The journey to becoming more inclusive is so rewarding on a personal level. There is personal joy and satisfaction as you see yourself grow and mature and this area is typically ripe for personal and professional growth.
Today we are going to focus on actions that you can take as an individual and as a team to ensure that everyone feels valued and has a voice, feel valued, and want to stay around for a long time.
Actions to take as an inclusive leader
It’s hard to have an inclusive team if you are an inclusive leader yourself. Even if you are that type of leader, your leadership will fall flat unless others see, feel, and understand it from you. Here are some personal actions to take as an inclusive leader.
- Seek out differences. Curiosity is a trait that many organizations look for in great leaders. It shows that they have a growth mindset and are unlikely to fall into a sense of arrival in their career. Curiosity also lowers overall risk across the leadership board. Get to know those that are on the edge of your network. Spend time with those that you interact with quite a bit, but don’t know so well. Look for the quiet ones in the room and take time to understand their perspective. Seek out individuals that are different that you to gain a larger worldview.
- Be present and tell your story. To lead a potentially large change, you need to be present in that change. You’ll gain more buy-in from those that you are looking to convince if they see that you are invested and involved yourself. Tell a compelling story and why it is important to you. Share the impact that your own personal journey has had on you and share the success stories of others (If they are ok with that) to help others see the vision.
- Understand your own inclusive shadow. Being an inclusive leader holds little value if you are the only one that thinks you are inclusive. Seek feedback from those that are different from you in their opinion. Do they see you as an advocate and supporter? Check-in with those that you trust and value as well. Doing this helps you find those blind spots that you have. It’s like you are both underestimating and overestimating different parts of how you lead yourself and others.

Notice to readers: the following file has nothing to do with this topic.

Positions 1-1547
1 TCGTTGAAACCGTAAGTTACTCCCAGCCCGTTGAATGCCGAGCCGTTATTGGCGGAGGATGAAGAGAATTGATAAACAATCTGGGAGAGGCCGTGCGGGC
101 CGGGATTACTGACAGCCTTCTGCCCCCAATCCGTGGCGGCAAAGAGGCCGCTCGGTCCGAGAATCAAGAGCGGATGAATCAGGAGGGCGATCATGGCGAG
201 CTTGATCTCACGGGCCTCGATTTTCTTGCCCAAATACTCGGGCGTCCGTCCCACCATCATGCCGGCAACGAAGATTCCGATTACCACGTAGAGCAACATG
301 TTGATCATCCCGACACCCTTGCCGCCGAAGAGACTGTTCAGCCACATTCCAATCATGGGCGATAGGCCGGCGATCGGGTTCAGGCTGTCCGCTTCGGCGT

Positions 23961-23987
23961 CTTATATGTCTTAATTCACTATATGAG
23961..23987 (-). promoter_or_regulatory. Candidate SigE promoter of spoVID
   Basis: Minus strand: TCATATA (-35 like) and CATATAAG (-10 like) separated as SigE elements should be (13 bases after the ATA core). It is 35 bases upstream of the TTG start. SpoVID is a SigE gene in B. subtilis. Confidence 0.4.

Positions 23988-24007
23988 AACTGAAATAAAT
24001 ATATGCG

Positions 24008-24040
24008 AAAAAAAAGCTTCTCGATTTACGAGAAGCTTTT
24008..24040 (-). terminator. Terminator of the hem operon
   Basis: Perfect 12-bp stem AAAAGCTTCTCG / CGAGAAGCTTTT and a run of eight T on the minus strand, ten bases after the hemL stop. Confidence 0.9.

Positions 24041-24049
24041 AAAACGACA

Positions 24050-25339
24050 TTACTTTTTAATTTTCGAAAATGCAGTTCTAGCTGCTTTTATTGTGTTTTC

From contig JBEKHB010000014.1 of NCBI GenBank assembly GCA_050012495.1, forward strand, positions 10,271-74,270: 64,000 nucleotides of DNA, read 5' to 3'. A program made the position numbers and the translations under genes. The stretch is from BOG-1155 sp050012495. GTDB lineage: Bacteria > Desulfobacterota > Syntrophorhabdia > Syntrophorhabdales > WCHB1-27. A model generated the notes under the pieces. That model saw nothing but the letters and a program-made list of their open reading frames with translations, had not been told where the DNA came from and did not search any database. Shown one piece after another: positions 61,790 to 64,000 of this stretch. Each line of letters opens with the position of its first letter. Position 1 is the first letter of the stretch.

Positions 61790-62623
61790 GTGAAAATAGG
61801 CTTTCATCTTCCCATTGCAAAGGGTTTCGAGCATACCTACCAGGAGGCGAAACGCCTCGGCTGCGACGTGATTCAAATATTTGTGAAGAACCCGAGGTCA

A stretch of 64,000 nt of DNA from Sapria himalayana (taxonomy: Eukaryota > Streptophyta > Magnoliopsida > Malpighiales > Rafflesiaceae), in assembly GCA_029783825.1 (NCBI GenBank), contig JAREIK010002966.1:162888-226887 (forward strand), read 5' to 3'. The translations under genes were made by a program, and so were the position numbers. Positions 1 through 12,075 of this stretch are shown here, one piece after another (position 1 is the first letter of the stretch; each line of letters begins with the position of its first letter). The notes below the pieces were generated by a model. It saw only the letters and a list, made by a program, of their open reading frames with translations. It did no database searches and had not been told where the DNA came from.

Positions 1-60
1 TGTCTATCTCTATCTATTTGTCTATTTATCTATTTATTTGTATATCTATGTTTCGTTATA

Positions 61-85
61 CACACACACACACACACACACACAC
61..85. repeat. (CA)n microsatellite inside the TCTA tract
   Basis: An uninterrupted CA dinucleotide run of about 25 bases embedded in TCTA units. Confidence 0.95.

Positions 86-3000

- Learn your impact. At the end of the day, what is your impact on others? Are you being emulated by others? Do you see some effort or behavior change that you didn’t see before? Are you being welcomed into more diverse groups that you were not previously a part of? Are people looking for your direction when it comes to inclusion? Seek a mentor or advisor on who to keep improving.
Whether you are trying to change a small team or a very complex organization, you are more of an influence than you often give yourself credit for. Strengthen your own leadership skills in this area, so that you can lift others up.
Actions to take as an inclusive team and organization
Thinking about your current state around inclusion may be daunting as you think about future possibilities. Start small. Here are some actions that you can take to help your people, team, and organization be more inclusive.
- Recognize that it is a journey, not a race. When you tackle inclusion, you are taking others through a journey where they likely will need to challenge their own biases and self-awareness. That’s a huge change in and of itself, without even considering the programmatic, and potential policy changes that need to be made. Keep at it and don’t get discouraged by early setbacks.
- Include the most impactful leaders. Many people automatically assume that the top leaders are the most impactful. They are in terms of strategy, but your middle managers are the ones that bring that strategy to life. Prioritize these leaders as you begin the journey. Include them in the process and leverage this group for advocates and early adopters. This will increase your likelihood of lasting change and accelerate your efforts toward your goal.
- Leverage data to tell your story. I absolutely love using data to tell the story of what the opportunity is and to celebrate the progress that has been made around an issue. Leaders can often rely on their perception or feelings when it comes to inclusion, “I feel like we are a pretty inclusive group and everyone is treated the same and welcome.” Dig in and gather data on the current state of the team. The data will often write the story itself around what the opportunities are. Be sure to listen to the show today for some examples of how to leverage data in a real way when storytelling.
- Pay attention to diverse associates and customers. Your diverse population has a higher likelihood of leaving the team when they don’t feel like they belong and are being heard. Tap into their life experience and their professional experience in the organization to understand what some of those nuanced and obvious points are that the group needs to work on. Also including them on the journey assures them that you aren’t simply paying lip service to change, but that you are truly invested in a new future together.
Being a more inclusive leader has several benefits. You’ll be a more effective leader, the legacy you leave behind will be stronger and your company will be more relevant and profitable as a result. Take the steps today to help others become wildly successful in their roles.
Make a better tomorrow.